Freshwater Action Network
– grassroots influencing on water and sanitation

Carbon Credit trading: the case of Uganda

There is a growing phenomenon sweeping the poor countries: land grabbing.  The World Bank estimates that in 2009 60 million hectares of land were purchased or leased in the poor countries. Africa is the epicentre of land grabbing. 70% of land has been transferred to foreign agribusiness firms.

The land grab phenomenon is being done in the name of modernizing agriculture and expanding the economies of African countries. Behind it all are UN agencies, including the World Bank Group (IDA, IFC, MIGA, and World Bank), Food and Agricultural Organisation (FAO), Economic Commission for Africa (UNECA), United Nations Industrial Development Organisation (UNIDO) and International Fund for Agricultural Development (IFAD). These have teamed up with the African Development Bank (AfDB) and the New Partnership for African Development (NEPAD), a brainchild of the World Bank, in what is called African Business and Agro-Industries Development Initiative. NEPAD is committed to high-tech agro-industries and agribusiness in Africa through its Comprehensive Africa Agriculture Development Programme (CAADP).

The United Nations Agency for International Development (USAID), Organisation for European Cooperation and Development (OECD) and many development agencies or business firms from European countries, Japan, China, India, Brazil, South Korea, Egypt, Middle East and elsewhere are also involved in buying up Africa.

Firms buying up Africa want to make money by growing food for export to their countries of origin. They also want to make money from agrofuels and carbon trading businesses. They are establishing green, sterile, silent deserts of oil palm, pine and eucalyptus plantations behind the smokescreen of removing, from the atmosphere, excess carbon dioxide gas.

Carbon dioxide is a greenhouse gas responsible for much global warming. In many cases natural forests are being cut only to be replaced with Pine or Eucalyptus so that carbon credits can be accessed in the world’s fast-growing commodity market –the carbon market. They are doing this under two UN schemes:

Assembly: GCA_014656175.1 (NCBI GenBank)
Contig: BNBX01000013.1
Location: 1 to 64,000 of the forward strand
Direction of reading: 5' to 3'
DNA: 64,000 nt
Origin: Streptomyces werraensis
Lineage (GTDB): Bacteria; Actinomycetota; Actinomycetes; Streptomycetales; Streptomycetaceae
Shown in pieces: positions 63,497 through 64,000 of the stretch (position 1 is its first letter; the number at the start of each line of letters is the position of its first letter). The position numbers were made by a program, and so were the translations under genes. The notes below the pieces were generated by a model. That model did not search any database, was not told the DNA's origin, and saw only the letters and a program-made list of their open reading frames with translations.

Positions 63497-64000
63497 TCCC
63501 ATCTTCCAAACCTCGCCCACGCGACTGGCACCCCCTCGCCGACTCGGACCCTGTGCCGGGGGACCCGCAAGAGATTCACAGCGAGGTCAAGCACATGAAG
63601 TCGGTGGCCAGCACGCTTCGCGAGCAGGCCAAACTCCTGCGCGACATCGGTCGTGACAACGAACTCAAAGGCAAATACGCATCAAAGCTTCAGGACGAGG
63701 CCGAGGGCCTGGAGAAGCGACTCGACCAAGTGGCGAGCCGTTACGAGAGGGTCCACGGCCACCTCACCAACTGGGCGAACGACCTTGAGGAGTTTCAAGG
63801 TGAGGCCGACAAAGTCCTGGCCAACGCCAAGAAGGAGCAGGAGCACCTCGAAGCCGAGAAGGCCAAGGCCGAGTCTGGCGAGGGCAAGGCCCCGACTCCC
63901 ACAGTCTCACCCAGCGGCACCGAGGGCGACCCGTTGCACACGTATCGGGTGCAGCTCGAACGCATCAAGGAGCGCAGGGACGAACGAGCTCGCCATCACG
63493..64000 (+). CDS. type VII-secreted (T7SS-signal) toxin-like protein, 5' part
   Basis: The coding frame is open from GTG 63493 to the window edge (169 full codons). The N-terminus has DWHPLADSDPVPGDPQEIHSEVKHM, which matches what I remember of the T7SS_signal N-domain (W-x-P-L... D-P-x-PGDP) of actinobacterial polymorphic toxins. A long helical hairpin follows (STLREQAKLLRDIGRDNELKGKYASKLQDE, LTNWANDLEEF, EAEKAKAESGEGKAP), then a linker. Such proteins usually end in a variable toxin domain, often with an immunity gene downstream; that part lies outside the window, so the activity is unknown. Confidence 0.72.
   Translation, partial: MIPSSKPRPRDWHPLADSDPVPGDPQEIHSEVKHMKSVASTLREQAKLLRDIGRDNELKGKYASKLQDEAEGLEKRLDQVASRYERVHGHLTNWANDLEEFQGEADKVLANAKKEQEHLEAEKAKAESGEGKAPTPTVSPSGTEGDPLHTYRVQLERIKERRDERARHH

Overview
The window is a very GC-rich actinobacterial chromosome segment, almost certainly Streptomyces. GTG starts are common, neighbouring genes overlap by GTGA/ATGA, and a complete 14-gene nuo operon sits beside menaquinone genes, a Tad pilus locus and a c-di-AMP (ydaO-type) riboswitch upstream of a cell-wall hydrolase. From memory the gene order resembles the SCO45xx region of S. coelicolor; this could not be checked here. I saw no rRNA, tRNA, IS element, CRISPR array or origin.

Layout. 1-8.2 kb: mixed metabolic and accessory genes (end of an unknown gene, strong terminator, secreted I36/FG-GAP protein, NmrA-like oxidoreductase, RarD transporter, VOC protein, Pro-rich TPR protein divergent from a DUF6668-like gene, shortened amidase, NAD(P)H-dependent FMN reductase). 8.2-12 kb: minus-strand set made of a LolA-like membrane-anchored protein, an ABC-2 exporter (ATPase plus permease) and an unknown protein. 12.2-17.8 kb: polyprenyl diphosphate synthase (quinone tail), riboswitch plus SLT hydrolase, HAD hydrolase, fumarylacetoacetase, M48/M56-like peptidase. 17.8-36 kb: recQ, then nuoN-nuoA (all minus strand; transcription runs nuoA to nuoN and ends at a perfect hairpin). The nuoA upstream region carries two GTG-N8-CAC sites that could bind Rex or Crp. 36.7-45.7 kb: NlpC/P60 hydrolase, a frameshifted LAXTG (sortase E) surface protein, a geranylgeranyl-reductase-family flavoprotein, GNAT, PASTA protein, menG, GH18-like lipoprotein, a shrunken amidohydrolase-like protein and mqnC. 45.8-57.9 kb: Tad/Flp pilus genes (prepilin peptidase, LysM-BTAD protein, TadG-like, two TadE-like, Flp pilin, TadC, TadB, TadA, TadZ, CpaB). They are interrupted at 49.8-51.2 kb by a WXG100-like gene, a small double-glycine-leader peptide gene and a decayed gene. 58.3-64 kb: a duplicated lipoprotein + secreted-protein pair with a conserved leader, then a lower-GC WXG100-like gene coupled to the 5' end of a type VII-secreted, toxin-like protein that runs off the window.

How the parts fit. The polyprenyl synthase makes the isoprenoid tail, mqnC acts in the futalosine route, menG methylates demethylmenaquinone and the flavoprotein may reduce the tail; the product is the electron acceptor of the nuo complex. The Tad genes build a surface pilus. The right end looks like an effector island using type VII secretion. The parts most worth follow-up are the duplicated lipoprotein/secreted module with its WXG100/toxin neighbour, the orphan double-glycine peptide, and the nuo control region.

• Clean development mechanism (CDM)
  • Reducing Emissions from Deforestation and Forest Degradation (REDD)

The CDM scheme was set up under the Kyoto Protocol to the United Nations Framework Convention on Climate Change (UNFCCC) to address climate change. REDD was a collaborative venture between three UN agencies  -FAO, United Nations Environmental Programme (UNEP) and United Nations Development Programme (UNDP) to pay countries to keep rainforest untouched. UNFCCC, which was initially not keen to accommodate REDD, actually did under pressure from other UN agencies. 

There is no space to give detailed explanation on how the two schemes work. However, Uganda has strategized to access carbon funds from the two schemes.

In 2006, a Uganda Carbon Bureau, the only full service carbon firm, was registered. Among other things, it supplies carbon credits, provides information on climate change and carbon markets and has close relationship with Uganda’s main donors, and international NGOs involved in climate change dynamics and carbon finance. 

Other Carbon firms in Uganda include the UK-based New Forests Company, BIDCO (U) LtD, Busoga Forestry Co. LtD, Forests Absorbing Carbon Dioxide Emission Foundation (FACE), the Dutch firm Green Seat, the Norwegian firm Tree Farms and the Dutch firm Green Seat, and Norwegian Afforestation Group. All these firms are actively involved in land grabbing under CDM. They are promoting tree-planting, which will enable them to claim carbon credits in exchange for planting trees. Vast areas of forest and grasslands are being substituted by monoculture plantations.

In Kalangala District well over 30, 000 ha of public forest land has been grabbed for oil palm plantations by BIDCO (U) LtD with government, IFAD and World Bank Support. The firm wants 100,000 ha for oil palm, which is a grass but is promoted as a tree. Tree Farms and Norwegian Afforestation Group, through Busoga Forestry Co LtD,  have grabbed 80,000- 100,000 ha of Bukaleeba Forest and replaced it with monocultures of pine and eucalyptus. Tree Farms displaced 8000 people in 13 villages. FACE, in partnership with Uganda Wildlife Authority (UWA), planted 25,000 hectares of trees inside Mount Elgon National Park. In exchange for financing the planting of the trees, FACE received the rights to the carbon sequestered by those trees – estimated at 2.11 tons of CO2 over 100 years.  In Kiboga District Luwunga Forest Reserve was leased to New Forests Company in 2008 and 20,000 hectares of forestland. 20,000 people were evicted from the forest to an uncertain future.

Uganda has no REDD project but a National REDD programme exists. REDD can only apply to Mabira rainforest. To qualify for REDD money Mabira must be cleared first. Government has proposes to give away 7100 ha of Mabira to Mehta Group to grow sugarcane.  Is it a Uganda REDD strategy? Can REDD protect Mabira?  Who gains, who loses from carbon trade?

Firms gain. People lose: human rights violations, evictions, climate change, green deserts, land grabs, corruption, food, water, energy and environmental insecurity!

Nile Basin Discourse

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